Dry beans can help fight cancer
Studying the anticancer benefits of dry beans, scientists have discovered that different market classes of beans help in reducing the risk of mammary cancer.health and fitness Updated: Feb 05, 2009 19:28 IST
Studying the anticancer benefits of dry beans, scientists have discovered that different market classes of beans help in reducing the risk of mammary cancer.
For the study, researchers at Colorado State University studied the anticancer activity of six market classes of bean including; small red, great northern, navy, black, dark red and white kidney bean in the diet of laboratory animals.
They also evaluated whether the level of antioxidants or seed coat pigments in the bean were related to mammary cancer.
The researchers fed cooked dry bean powder from the six market classes and a control group without beans in the diet to laboratory rats in a standard preclinical model for breast cancer.
The dry bean powders were also evaluated for antioxidant capacity, phenolic and flavonoid content; all factors thought to be associated with anticancer activity.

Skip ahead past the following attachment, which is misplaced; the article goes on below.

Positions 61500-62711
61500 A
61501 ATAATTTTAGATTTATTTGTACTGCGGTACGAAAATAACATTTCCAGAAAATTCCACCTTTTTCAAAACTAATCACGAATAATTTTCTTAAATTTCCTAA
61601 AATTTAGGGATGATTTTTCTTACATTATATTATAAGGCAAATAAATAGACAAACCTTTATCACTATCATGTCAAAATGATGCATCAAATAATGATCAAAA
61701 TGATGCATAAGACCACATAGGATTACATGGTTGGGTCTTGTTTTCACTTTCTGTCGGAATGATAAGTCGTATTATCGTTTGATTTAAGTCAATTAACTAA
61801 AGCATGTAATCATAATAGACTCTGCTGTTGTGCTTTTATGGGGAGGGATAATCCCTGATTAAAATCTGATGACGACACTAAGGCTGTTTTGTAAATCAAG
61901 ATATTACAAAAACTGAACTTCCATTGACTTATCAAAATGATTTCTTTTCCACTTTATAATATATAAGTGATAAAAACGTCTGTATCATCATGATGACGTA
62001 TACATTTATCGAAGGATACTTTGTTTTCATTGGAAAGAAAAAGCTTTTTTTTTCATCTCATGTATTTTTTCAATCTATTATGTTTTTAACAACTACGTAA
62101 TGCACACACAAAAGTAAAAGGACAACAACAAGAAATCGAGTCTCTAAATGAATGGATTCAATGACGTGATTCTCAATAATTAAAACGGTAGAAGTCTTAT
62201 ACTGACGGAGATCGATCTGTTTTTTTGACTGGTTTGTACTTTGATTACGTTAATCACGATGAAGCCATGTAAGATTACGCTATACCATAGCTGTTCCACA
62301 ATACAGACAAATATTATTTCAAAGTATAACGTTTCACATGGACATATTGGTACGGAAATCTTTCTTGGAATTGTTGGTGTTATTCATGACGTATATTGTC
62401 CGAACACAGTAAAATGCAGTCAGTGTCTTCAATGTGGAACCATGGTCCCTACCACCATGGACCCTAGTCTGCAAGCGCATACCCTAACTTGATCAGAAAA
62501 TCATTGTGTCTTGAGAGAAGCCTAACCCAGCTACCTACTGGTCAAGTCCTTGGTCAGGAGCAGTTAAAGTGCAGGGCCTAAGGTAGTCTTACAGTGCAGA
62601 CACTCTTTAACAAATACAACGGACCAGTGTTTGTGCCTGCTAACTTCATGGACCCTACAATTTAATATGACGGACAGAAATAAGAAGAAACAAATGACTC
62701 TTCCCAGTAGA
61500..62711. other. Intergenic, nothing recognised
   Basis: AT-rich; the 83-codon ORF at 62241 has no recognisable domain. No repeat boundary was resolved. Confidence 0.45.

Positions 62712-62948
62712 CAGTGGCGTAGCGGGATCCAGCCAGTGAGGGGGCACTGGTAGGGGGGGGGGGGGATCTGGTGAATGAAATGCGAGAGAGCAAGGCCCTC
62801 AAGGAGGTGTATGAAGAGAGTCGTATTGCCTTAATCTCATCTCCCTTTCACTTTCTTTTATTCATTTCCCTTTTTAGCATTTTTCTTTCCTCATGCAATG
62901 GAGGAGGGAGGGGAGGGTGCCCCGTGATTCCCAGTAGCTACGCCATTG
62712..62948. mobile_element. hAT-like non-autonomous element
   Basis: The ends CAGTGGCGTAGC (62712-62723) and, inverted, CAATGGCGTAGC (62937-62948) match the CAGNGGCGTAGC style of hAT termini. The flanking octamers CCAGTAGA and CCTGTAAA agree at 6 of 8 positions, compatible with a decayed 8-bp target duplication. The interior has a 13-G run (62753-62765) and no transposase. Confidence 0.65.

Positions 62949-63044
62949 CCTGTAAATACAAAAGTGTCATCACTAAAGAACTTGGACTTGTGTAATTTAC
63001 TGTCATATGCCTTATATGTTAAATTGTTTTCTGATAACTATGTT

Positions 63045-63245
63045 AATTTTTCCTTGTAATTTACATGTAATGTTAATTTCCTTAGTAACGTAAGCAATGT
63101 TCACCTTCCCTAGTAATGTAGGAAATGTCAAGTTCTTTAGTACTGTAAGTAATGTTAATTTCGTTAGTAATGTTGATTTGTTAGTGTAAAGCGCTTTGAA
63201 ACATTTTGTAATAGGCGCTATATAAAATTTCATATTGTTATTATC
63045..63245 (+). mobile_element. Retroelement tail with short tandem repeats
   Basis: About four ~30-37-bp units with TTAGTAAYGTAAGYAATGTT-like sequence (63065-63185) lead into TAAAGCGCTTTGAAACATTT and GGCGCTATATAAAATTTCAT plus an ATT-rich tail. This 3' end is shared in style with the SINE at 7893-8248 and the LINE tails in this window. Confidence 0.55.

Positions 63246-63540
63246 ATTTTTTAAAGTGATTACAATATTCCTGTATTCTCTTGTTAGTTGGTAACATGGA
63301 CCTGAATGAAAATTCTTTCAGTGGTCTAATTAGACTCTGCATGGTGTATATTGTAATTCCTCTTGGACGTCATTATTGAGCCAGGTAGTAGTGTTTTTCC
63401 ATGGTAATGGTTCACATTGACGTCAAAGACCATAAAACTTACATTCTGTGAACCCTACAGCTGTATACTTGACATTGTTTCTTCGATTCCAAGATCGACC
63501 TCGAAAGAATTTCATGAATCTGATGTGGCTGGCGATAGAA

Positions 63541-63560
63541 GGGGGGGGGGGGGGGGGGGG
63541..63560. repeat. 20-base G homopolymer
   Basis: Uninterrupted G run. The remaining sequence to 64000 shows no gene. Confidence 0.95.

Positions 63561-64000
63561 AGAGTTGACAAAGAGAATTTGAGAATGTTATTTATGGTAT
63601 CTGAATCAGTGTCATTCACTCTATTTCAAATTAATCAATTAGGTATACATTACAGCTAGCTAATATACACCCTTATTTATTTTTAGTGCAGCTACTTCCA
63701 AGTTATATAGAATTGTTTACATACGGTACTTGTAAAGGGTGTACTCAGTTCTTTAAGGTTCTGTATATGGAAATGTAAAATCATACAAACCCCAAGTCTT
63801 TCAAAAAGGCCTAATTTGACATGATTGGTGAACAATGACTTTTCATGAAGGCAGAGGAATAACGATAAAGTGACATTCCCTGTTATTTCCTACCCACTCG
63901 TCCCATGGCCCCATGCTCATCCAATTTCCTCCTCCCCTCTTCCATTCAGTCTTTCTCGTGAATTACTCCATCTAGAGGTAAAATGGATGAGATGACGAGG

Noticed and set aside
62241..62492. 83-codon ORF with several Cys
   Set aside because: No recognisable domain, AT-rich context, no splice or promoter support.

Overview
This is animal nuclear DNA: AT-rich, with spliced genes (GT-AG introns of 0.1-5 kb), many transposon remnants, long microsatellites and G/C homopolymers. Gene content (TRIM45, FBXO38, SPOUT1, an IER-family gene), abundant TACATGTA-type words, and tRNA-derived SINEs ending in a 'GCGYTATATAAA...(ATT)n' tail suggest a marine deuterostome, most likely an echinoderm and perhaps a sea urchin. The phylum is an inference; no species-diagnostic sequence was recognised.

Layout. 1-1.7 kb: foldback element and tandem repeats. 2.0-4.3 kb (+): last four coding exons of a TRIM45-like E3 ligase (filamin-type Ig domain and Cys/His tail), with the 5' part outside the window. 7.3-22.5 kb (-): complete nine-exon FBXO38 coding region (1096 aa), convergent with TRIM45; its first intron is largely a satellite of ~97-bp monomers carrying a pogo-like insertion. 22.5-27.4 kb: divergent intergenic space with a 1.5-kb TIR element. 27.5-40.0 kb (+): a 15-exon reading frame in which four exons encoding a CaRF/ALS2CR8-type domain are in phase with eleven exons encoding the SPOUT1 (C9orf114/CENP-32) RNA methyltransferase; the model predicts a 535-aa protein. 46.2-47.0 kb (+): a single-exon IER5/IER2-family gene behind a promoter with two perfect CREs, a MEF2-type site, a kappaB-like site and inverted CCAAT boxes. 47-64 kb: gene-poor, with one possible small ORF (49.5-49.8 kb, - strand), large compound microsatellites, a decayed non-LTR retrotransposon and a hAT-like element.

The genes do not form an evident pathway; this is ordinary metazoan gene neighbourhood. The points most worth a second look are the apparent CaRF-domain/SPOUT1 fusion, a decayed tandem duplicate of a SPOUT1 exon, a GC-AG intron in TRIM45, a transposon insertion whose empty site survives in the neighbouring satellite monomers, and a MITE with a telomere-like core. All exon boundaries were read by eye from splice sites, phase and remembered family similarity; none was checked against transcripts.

After chemical analysis of the beans, it was found that total phenolic and flavonoid content varied widely among market classes and the differences were strongly associated with seed coat colour; where coloured beans had ten times or greater phenolic and flavonoid content compared to white beans.
Antioxidant capacity of the beans also varied widely among dry bean market classes and were highly related to seed coat colour, where coloured beans had approximately two to three times greater antioxidant capacity than white beans.
Dry bean consumption from every market class reduced cancer incidence (number of animals with one tumour) and tumour number per animal compared to the control group.
Cancer incidence was reduced from 95 percent in the control group to 67 percent in animals fed beans. The average number of malignant tumours was also reduced from 3.2 in the control group to 1.4 tumours per animal in the group fed bean.
No associations were observed between phenolic content, flavonoid content and antioxidant capacity with cancer among the bean market classes.
The findings clearly suggest that the anticancer activity in dry bean is not associated with seed color or antioxidant capacity.
Researchers are now investigating the mechanisms and molecules that contribute to the anticancer properties of dry bean.
Clinical trials are also underway to determine if bean in the diet of humans are associated with biomarkers for cancer incidence.
Results from the study were published in the recent issue of the journal Crop Science.